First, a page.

Reforming the legislators

Published: July 1, 2010
The writer is consulting editor, The Friday Times (

The writer is consulting editor, The Friday Times (

The debate on fake degrees has captured the middle class imagination of Pakistan’s mainstream media. True that lying and misrepresenting facts is not acceptable. Yet discriminatory laws against the political elite are not kosher either. The debate on the issue remains sensationalist, purist and devoid of the larger context of Pakistan’s democratic history. Each era of our existence has witnessed such campaigns. In the 1950s laws to screen out corrupt politicians were launched with much fanfare. It was a tool for the unelected institutions to tame and manipulate the political class. The establishment continued the policy throughout the 1980s and we witnessed the growth and proliferation of politicians who were absolutely wedded to the fortification of Pakistan as a national security state. In the 1990s, such games continued and we have cases from that decade which are yet to be adjudicated. The state has used these as bargaining chips. This is why the debate on NRO is complex and its moral simplification becomes a historical act in itself.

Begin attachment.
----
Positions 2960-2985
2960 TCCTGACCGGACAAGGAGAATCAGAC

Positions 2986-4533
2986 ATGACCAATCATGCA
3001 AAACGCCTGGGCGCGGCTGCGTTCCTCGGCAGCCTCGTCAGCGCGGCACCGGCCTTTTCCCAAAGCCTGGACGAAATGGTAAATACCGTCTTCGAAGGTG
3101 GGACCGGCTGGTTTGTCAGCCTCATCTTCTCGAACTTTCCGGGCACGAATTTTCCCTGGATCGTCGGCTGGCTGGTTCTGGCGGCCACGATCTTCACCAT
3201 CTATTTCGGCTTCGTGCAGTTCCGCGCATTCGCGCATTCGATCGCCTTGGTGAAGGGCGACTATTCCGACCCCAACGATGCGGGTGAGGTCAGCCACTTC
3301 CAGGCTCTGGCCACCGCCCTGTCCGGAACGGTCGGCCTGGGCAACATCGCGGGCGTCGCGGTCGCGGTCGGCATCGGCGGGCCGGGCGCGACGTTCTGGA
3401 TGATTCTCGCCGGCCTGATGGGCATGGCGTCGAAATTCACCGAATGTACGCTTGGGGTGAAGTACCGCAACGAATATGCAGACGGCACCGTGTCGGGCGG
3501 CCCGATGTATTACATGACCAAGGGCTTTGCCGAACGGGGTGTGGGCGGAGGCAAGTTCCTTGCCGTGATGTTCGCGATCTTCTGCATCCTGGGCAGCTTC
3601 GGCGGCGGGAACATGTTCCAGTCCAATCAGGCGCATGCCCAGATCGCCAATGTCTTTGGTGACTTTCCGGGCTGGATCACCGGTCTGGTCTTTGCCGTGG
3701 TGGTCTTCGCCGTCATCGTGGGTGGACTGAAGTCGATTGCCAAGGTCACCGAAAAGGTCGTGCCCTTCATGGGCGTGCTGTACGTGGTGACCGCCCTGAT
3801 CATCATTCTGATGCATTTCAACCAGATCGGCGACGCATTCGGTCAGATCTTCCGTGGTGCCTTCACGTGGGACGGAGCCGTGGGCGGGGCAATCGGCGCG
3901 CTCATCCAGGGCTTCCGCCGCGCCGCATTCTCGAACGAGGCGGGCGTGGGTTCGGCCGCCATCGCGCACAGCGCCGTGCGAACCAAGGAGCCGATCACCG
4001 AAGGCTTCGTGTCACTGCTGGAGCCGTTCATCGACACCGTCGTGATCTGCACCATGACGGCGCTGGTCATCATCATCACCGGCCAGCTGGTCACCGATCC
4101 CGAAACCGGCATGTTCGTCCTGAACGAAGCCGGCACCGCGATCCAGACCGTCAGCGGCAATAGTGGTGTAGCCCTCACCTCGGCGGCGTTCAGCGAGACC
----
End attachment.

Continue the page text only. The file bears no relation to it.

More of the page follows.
The new wave of politician-watch is now emerging from mainstream media which has tasted an unprecedented spurt of power during the anti-Musharraf movement in 2007. Arguably, that was a fascinating moment in our history; however, its long-term ramifications are yet to be assessed. The narrative of the lawyers’ movement places it above the ‘dirty politics’ of the political parties. Symbolically, the elections of 2008 — with fairly legitimate results — were boycotted by the lawyers. Civic action is the backbone of functional democratic polities. However, the media and civil society activists are not elected. This is the plain truth without casting any aspersion on the motives behind the current umbrage on fake degrees of over 150 legislators across the country. The interesting part is that there is less focus on madrassa degrees which are as irrelevant as a spurious degree. After all, who regulates and ensures the quality of madrassa instruction in Pakistan? No one, except the sectarian heads of such seminaries. The reluctance to take on the madrassas also displays the general reticence of the media to confront with political Islam that is inextricably linked to the national security paradigm of the state.